KANSAS CITY, Mo. — Missouri Gov. Mike Parson said the Missouri State Fair showcases “the best of Missouri agriculture,” promising to “safely keep it going and keep the tradition alive” during a press conference Thursday afternoon from Jefferson City.
He announced last week that he would not cancel the event, which has only been canceled one previous time during World War II.
Parson and other state leaders also discussed a new mental health initiative in Missouri as well as the state’s economic outlook during the briefing.
Missouri Department of Agriculture Director Chris Chinn called Parson “our biggest supporter.”
She said there will be additional hand sanitizer and enhanced cleaning protocols in place at the state fair and all concerts have been canceled, but “our livestock shows, our camping and our carnival are on for this year.”
Chinn explained the reason for canceling the concerts: “Those are ticketed sale events and many of the performers were already backing out.”
While many surrounding states have canceled state fairs this summer, Chinn said the rural setting gives state leaders confidence in being able to continue the tradition.
Parson plans to remain heavily involved in the state fair.
“I’m just going to say hello to the folks who are at the fair,” Parson said. “There are several events me and the first lady try to be part of and we’ll continue to do that.”
Parson said the Governor’s Ham Breakfast, which brings together legislators and agricultural leaders in Missouri, will take place as well, but he noted there may be some measures taken as necessary to limit crowd sizes depending on the state of the virus in Missouri two months from now.
The fair will take place as scheduled Aug. 13-23 in Sedalia, Missouri.
Parson and department heads also touched on several other subjects during Thursday’s press conference.
The Department of Mental Health announced a new crisis counseling program, Show-Me Hope, which is funded through a $2.3 million grant from FEMA, to address mental health — especially stress and anxiety — people are feeling from the disruptions caused by the COVID-19 pandemic.
The program is free for Missouri residents
To access the Show-Me Hope crisis line, call 800-985-5990 or text “talkwithus” to 66746.
Director Mark Stringer also announced that $100,000 has been diverted from CARES Act funding for additional help in St. Louis, which has been the hardest hit area in the state.
Stringer wore a purple tie in honor of one of two Department of Mental Health employees who have died from COVID-19 during the last week.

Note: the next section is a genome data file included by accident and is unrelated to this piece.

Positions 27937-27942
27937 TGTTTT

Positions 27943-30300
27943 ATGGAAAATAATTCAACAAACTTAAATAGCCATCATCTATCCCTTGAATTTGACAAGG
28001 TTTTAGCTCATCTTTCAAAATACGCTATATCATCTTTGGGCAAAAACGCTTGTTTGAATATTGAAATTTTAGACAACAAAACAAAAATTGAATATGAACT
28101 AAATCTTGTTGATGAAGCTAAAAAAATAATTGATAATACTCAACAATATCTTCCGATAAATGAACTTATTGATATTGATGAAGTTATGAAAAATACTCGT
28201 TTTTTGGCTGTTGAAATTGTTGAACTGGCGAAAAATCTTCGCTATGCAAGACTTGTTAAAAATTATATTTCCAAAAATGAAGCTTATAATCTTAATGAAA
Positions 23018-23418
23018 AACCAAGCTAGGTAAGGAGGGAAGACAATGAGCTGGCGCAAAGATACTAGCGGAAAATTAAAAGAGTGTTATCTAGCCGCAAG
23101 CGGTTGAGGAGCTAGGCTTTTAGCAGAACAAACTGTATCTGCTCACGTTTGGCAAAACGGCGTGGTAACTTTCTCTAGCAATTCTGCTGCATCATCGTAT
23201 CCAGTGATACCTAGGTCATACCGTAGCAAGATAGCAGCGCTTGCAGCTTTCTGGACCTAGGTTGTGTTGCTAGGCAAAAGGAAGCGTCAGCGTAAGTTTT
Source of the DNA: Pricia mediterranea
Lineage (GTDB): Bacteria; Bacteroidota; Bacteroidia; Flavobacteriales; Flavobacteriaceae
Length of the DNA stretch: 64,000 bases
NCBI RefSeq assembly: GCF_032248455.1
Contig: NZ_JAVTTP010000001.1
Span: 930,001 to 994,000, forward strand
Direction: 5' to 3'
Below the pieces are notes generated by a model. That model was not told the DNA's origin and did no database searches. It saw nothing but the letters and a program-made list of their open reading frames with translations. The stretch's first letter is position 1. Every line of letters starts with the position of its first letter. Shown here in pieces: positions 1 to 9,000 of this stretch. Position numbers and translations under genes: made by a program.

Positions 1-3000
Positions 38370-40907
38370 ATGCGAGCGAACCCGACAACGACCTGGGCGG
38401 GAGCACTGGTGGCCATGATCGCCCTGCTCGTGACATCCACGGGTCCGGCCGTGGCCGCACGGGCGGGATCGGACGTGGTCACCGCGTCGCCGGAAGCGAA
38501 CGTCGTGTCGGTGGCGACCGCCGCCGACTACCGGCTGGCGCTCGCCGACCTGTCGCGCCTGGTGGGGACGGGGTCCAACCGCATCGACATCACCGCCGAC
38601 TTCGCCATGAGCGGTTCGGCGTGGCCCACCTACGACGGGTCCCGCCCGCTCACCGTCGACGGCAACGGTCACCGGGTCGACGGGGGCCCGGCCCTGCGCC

He said employees in his department will continue to receive hazard pay, if they work in a facility where there has been a positive test.
“We will keep that up for the foreseeable future,” Stringer said.
Parson said the state is seeing signs of economic recovery since Missouri partially reopened May 4 and “fully” reopened Tuesday.
The Bureau of Labor Statistics revised up April 2020 unemployment numbers to 10.2% and revised down March 2020 numbers by 3.9%, the bureau announced.
The bureau said the Missouri labor market rebounded slightly in May 2020, dipping to 10.1% for last month — a marginal drop from the revised April figures.
“Our labor market began a rebound in May following the major job losses in April due to COVID closures,” Parson said. “... While we still have a lot of work to do, this is a good sign” for the state economy.
Chinn said the food supply chain has rebounded despite a sea change in consumer behavior due to stay-at-home orders.
“Even with our short-term price changes in the last few weeks,” Chinn said she’s proud of “the strength and resiliency of my fellow farmers” and is seeing those price increases reverse at the grocery store.
Still, Missouri is facing massive COVID-19 outbreaks at meatpacking plants across the state, including one at a Tyson plant in McDonald County and another at a Butterball facility in Carthage, Missouri.
Department of Health and Senior Services Director Dr. Randall Williams said the state is deploying its box-in strategy at the Tyson plant in Noel, Missouri.
Alarmingly, Williams said with these new clusters, “we are seeing a higher incidence of cases in children” and many of the workers are native Spanish speakers.
That has led the state to seek help from the Mexican consulate in Kansas City to help reach vulnerable populations and provide information about testing and safety measures.